The tree lives because of doubt’s prodigy of conjoined fear and hope. We must also harness both in equal form and measure in order to grow, and to live. In seeing the unified balance there is motion. The tree’s roots reach downwards, clinging to the earth in fear. In this way the world is its. The tree’s branches reach skywards, opening to the sky in hope. In this way it is the world’s. The tree’s roots drink water and move the earth: from fear comes motion and matter. The tree’s leaves drink fire and move the air: from hope comes life and form. Without fear, we would shrivel. Without hope, we would rot. Without fear, we would fall. Without hope, we would suffocate. To be subject to hope, you must make fear a part of you. Latch onto it, and feel that this shade of love is life given purpose. Then you may reach upwards and see that you do so only because you contain that which you cling to.

The fear I feel when I breathe in our Utah air, see green lawns, and hear new numbers on the radio is necessary for hope, and both are only possible because of the blessings of doubt because the future is not fixed. And yet, there is another hidden secret to fear and hope, and that is action. The tree is not a static being. Like all of us, it is in a constant state of becoming. We may be where we are, but where we are does not mean we must remain. Trees grow over boulders, thrive upon cliffs, and so can we. We can move on from La Brean doubt on what shall be. We can continue our journey in becoming. Given this, we then have a question in which to answer for ourselves: the question though is not what shall we become, but towards which light do we choose to work towards in equal measure to our fears?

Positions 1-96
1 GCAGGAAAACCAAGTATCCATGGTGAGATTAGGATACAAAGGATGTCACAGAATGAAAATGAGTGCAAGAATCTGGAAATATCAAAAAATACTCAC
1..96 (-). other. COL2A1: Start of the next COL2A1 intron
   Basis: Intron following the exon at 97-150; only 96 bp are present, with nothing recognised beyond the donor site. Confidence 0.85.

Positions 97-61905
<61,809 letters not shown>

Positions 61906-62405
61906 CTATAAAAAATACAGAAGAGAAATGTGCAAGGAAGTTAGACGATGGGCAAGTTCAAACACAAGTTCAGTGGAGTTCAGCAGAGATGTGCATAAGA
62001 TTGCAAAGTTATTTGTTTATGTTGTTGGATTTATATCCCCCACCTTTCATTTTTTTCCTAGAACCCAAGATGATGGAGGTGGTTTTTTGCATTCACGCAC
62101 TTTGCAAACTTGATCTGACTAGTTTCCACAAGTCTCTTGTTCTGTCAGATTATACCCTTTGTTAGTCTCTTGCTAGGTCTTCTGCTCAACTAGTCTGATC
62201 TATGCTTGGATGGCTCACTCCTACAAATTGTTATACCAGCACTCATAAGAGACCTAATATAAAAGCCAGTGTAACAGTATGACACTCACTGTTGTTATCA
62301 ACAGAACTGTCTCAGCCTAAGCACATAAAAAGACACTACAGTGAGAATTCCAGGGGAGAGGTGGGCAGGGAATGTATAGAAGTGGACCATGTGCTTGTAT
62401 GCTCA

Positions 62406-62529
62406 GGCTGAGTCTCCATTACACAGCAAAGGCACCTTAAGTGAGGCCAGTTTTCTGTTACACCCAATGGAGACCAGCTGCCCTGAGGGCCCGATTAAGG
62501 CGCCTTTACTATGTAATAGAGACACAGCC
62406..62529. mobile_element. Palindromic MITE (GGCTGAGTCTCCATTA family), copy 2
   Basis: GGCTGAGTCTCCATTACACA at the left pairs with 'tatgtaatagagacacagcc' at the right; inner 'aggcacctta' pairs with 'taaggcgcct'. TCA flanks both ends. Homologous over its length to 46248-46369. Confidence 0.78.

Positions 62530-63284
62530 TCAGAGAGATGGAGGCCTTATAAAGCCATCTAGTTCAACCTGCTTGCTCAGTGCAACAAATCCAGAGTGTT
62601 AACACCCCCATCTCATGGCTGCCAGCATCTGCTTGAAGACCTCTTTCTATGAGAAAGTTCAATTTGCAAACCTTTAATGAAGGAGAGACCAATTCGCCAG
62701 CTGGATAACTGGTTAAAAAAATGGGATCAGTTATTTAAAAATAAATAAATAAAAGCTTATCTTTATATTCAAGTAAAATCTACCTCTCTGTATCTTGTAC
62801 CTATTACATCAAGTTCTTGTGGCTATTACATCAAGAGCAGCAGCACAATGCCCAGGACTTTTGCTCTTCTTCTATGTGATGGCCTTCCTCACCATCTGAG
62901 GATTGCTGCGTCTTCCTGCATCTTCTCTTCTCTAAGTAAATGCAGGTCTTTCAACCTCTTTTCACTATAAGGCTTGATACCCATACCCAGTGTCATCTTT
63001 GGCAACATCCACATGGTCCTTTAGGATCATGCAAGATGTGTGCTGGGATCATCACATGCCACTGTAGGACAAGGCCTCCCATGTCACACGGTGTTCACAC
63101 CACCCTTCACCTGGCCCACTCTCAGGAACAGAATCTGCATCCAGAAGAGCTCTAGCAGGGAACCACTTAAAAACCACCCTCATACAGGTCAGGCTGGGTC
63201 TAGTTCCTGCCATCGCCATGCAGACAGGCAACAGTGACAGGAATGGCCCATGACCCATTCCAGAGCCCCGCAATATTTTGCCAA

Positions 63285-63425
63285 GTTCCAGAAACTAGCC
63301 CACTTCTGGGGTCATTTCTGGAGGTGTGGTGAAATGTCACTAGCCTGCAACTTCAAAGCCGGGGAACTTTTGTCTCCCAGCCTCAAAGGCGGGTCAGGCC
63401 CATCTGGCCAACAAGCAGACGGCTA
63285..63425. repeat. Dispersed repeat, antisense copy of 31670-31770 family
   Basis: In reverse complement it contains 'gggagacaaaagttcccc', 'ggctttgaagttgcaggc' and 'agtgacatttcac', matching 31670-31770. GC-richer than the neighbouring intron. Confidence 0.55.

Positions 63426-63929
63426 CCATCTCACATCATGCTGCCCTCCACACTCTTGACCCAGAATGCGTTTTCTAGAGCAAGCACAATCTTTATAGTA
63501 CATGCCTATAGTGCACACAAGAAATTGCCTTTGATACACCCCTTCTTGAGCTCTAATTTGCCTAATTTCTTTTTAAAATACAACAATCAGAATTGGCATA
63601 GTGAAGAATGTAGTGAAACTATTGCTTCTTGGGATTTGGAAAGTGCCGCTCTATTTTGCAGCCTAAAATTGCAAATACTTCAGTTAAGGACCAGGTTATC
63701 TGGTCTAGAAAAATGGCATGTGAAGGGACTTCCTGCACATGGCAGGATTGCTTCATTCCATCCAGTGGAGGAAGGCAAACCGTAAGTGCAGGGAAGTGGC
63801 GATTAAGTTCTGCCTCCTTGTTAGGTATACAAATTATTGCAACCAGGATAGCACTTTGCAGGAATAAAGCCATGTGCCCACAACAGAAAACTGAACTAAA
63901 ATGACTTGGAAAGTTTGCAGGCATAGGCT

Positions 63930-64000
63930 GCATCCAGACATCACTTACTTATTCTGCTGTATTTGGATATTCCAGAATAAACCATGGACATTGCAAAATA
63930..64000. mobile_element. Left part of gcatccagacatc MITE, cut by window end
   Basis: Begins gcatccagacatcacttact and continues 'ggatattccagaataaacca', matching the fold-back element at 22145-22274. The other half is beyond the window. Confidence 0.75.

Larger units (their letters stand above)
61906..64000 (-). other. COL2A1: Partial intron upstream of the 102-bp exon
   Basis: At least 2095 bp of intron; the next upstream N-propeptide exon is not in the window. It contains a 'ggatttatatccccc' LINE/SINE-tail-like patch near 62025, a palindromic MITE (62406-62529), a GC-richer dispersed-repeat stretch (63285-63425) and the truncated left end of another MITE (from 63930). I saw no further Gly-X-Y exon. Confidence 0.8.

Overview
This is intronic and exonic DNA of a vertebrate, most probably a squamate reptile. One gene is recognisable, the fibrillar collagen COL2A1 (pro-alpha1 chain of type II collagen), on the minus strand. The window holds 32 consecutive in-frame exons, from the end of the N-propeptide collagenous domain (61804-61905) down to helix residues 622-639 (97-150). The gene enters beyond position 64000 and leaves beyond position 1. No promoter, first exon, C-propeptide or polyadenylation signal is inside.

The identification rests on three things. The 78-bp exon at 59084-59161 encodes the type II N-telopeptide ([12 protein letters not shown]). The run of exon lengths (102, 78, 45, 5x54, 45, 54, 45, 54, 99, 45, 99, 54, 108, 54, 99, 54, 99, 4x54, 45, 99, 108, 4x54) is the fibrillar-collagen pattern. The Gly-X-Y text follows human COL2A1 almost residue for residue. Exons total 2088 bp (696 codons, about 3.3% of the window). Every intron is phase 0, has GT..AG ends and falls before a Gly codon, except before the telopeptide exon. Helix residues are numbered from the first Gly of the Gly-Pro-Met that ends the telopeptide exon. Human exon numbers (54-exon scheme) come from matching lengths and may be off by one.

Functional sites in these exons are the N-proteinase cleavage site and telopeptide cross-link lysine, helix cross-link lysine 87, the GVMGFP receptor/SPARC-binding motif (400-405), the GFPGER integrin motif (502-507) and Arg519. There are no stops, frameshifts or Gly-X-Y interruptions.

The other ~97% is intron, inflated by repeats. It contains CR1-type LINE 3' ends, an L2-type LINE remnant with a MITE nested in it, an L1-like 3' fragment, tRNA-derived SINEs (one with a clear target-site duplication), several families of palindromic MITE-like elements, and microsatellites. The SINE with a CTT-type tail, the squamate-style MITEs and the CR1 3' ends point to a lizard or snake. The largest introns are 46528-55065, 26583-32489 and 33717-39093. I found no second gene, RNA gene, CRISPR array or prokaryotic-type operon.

I’m Patrick Kelly, and I’m Wild About Utah.
 
Credits:
Images: Courtesy US National Park Service, Neal Herbert, Photographer
Audio: Courtesy & © J. Chase and K.W. Baldwin. https://upr.org/
Text:    Patrick Kelly, Director of Education, Stokes Nature Center, https://www.logannature.org
Included Links: Patrick Kelly & Lyle Bingham, Webmaster, WildAboutUtah.org

Additional Reading

Wild About Utah, Posts by Patrick Kelly

Stokes Nature Center in Logan Canyon, https://www.logannature.org/

The Indomitable Juniper, Canyonlands National Park, US National Parks Service, US Department of the Interior, https://www.nps.gov/cany/learn/nature/utahjuniper.htm (Image source)

A Questionably Lodgepole Pine

A Questionably Lodgepole Pine: Lodgepole Pine stand Yellowstone Collection Courtesy US National Parks Service, Bob Stevensoon, Photographer October 27, 1988
Lodgepole Pine stand
Yellowstone Collection
Courtesy US National Parks Service,
Bob Stevensoon, Photographer
October 27, 1988
Sometimes I have a hard time coming up with fun or fancy things to say for the radio. It’s just a thing that happens. A Questionably Lodgepole Pine

When that happens, sometimes I’ll just go outside and pick something happening around me, or something I think of when outside and write about that. Sometimes or almost always, creativity for me is not clean-cut. It can be kinda formulaic: talk about things you see, feel, and think in a way that hopefully helps folks balance listening, their imagination, and hopefully hope all at the same time. It’s at least an ideal.

But sometimes instead what comes out when you’re outdoors, is stuff that is kinda dumb and pretty funny. Truth be told, I prefer dumb funny things. I think stuff that is funny is better than stuff that isn’t funny. Funny stuff is fun.